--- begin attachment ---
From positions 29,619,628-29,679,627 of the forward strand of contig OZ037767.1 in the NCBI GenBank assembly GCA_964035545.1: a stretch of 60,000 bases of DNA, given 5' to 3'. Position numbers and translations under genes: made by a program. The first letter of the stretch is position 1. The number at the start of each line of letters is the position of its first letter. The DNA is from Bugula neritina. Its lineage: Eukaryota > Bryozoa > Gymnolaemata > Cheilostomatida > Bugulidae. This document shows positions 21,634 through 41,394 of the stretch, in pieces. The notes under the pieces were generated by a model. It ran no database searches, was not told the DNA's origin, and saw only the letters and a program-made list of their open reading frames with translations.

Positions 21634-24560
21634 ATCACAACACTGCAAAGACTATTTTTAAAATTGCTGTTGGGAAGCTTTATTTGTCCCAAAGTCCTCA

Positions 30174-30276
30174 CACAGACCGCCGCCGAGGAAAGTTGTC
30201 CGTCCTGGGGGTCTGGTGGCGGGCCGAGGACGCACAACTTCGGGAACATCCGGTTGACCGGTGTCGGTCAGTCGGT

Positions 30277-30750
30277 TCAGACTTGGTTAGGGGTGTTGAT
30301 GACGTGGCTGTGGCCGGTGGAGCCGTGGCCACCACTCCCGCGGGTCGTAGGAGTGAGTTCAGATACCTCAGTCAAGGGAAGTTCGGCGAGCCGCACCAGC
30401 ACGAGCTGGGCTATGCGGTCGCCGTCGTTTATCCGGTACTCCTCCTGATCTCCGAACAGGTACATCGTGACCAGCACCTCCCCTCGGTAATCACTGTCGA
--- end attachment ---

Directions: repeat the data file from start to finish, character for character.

From positions 29,619,628-29,679,627 of the forward strand of contig OZ037767.1 in the NCBI GenBank assembly GCA_964035545.1: a stretch of 60,000 bases of DNA, given 5' to 3'. Position numbers and translations under genes: made by a program. The first letter of the stretch is position 1. The number at the start of each line of letters is the position of its first letter. The DNA is from Bugula neritina. Its lineage: Eukaryota > Bryozoa > Gymnolaemata > Cheilostomatida > Bugulidae. This document shows positions 21,634 through 41,394 of the stretch, in pieces. The notes under the pieces were generated by a model. It ran no database searches, was not told the DNA's origin, and saw only the letters and a program-made list of their open reading frames with translations.

Positions 21634-24560
21634 ATCACAACACTGCAAAGACTATTTTTAAAATTGCTGTTGGGAAGCTTTATTTGTCCCAAAGTCCTCA

Positions 30174-30276
30174 CACAGACCGCCGCCGAGGAAAGTTGTC
30201 CGTCCTGGGGGTCTGGTGGCGGGCCGAGGACGCACAACTTCGGGAACATCCGGTTGACCGGTGTCGGTCAGTCGGT

Positions 30277-30750
30277 TCAGACTTGGTTAGGGGTGTTGAT
30301 GACGTGGCTGTGGCCGGTGGAGCCGTGGCCACCACTCCCGCGGGTCGTAGGAGTGAGTTCAGATACCTCAGTCAAGGGAAGTTCGGCGAGCCGCACCAGC
30401 ACGAGCTGGGCTATGCGGTCGCCGTCGTTTATCCGGTACTCCTCCTGATCTCCGAACAGGTACATCGTGACCAGCACCTCCCCTCGGTAATCACTGTCGA